On Thursday, a federal judge ruled against the husband and family of Dawn Brancheau, the trainer who died in February 2010 at SeaWorld. The family had moved to seal video and photographic evidence surrounding the death of Brancheau, who was killed by the orca Tilikum in Orlando. U.S. District Court Judge Gregory A. Presnell rejected the family's motion for an injunction, ruling that their legal argument was "murky, to put it mildly," and that "None of the statutes purportedly relied upon by the Plaintiffs can provide them with the relief they seek."
This coming Monday, a courtroom in Central Florida will be mobbed with media and members of the public to witness one of America's most beloved theme parks, SeaWorld, fight back against the federal government and the Occupational Safety and Health Administration (OSHA), which slapped the company with a "willful neglect" violation and a $75,000 fine in Brancheau's death at SeaWorld. Trainers there have not performed in the water with killer whales since Brancheau died.
It is not clear if these images will ever be seen by the public, though the judge in the OSHA hearing said he will not permit a public display of the videos or photo stills, according to the Orlando Sentinel. Nonetheless, OSHA has been flooded with requests for the materials through the Freedom of Information Act. That, paired with Judge Presnell's ruling, makes it quite possible they will be released.
This is obviously an emotional and highly charged story, with worldwide interest. Public access to these images will certainly be painful and devastating to all who loved Dawn Brancheau. It is, by all accounts, a brutal record (there are two sets of videos, and I believe it is the less graphic one that can now be released). The autopsy report alone will give one some idea of the ferociousness of the attack.
I sympathize deeply with Dawn's family and know that I would not want my own family to endure the release of such images. On the other hand, they are evidence in a federal trial and, as Judge Presnell ruled, part of the public record. I know that television outlets will have the decency and good taste to cut or blur out the most unwatchable portions of Dawn's death and aftermath. I fear I can't say the same for the Internet.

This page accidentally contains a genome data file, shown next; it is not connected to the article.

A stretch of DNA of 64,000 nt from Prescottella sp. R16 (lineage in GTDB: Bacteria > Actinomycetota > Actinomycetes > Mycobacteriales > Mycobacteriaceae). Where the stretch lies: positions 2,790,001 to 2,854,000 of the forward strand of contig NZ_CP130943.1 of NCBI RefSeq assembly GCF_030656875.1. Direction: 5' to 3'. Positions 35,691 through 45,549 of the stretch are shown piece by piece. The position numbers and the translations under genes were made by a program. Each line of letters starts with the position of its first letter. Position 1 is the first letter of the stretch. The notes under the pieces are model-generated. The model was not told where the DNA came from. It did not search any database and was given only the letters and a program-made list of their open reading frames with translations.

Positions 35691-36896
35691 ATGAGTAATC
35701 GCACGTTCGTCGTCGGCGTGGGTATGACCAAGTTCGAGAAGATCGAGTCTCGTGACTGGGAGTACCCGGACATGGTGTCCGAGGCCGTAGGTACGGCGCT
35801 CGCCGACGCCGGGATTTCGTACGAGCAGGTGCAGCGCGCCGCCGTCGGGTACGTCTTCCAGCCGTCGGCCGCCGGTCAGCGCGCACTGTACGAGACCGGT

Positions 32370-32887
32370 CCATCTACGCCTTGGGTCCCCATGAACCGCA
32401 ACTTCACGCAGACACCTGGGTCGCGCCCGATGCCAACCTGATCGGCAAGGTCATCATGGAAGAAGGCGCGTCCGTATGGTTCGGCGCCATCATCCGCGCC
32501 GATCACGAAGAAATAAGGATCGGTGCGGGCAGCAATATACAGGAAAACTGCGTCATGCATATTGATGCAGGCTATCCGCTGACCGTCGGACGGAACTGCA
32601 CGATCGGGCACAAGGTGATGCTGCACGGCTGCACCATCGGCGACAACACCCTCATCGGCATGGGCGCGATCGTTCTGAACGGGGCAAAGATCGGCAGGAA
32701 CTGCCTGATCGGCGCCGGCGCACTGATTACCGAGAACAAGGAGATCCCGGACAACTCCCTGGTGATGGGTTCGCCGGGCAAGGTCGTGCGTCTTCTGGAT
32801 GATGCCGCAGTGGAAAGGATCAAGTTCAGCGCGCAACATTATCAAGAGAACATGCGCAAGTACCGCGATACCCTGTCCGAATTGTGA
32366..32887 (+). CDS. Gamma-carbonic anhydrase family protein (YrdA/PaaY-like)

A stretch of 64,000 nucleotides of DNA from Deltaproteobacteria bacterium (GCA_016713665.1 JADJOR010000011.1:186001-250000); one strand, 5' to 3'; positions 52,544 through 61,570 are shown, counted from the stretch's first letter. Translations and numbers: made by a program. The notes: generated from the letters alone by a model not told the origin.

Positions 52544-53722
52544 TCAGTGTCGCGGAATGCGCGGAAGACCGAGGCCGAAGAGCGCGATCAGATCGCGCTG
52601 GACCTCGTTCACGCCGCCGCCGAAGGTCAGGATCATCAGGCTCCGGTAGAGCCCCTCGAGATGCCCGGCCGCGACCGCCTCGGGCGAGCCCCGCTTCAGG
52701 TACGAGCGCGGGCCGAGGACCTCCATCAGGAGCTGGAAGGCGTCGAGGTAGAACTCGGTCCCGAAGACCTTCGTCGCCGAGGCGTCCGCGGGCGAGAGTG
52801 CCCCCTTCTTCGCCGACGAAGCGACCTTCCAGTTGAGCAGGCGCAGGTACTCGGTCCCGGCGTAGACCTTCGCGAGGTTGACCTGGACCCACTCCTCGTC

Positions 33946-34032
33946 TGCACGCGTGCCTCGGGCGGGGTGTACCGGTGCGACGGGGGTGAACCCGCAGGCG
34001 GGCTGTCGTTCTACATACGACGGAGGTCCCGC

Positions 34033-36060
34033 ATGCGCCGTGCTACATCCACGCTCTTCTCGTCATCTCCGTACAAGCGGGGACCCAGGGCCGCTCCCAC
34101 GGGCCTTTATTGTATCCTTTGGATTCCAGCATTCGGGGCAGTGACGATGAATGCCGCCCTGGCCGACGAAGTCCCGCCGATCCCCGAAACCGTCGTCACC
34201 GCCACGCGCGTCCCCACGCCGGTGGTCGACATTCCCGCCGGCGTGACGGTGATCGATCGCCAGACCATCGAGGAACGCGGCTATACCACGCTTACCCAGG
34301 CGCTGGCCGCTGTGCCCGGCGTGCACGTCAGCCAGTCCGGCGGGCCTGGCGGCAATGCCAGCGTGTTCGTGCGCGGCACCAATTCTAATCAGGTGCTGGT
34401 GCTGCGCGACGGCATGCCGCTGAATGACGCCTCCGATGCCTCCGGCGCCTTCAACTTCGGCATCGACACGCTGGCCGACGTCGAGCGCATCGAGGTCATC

But the airing of carefully edited video is essential so that the public may know the real risks involved in working so close with captive killer whales, the ocean's top predator -- in this case a 12,000 pound bull with two human deaths already on his rap sheet. I feel for Dawn, and I feel for Tilikum. Neither one of them should have been allowed to be in such close proximity to the other, in my opinion, and that of OSHA as well.
The larger question is whether killer whales should be kept in captivity at all, which is something I explore in my upcoming book, Death at SeaWorld. For now, the most immediate questions are:
Dawn Brancheau was the fourth person to die in a killer whale pool. Dozens more have been injured, some quite seriously. There is only one known case of a killer whale injuring a human in the wild in all recorded history, and no deaths. In that instance, the whale probably mistook a surfer in a wetsuit for a
seal, and quickly released him.
SeaWorld is fighting for the right to put trainers back in the water with its killer whales. OSHA is fighting to uphold a violation that its agents issued with the utmost sobriety and due diligence. And the fight over these images may continue in other courts, who knows?
Stay tuned, it's going to be quite a week in Orlando.
David Kirby is the author of Death at SeaWorld - Shamu and the Dark Side of Killer Whales in Captivity (St. Martin's Press).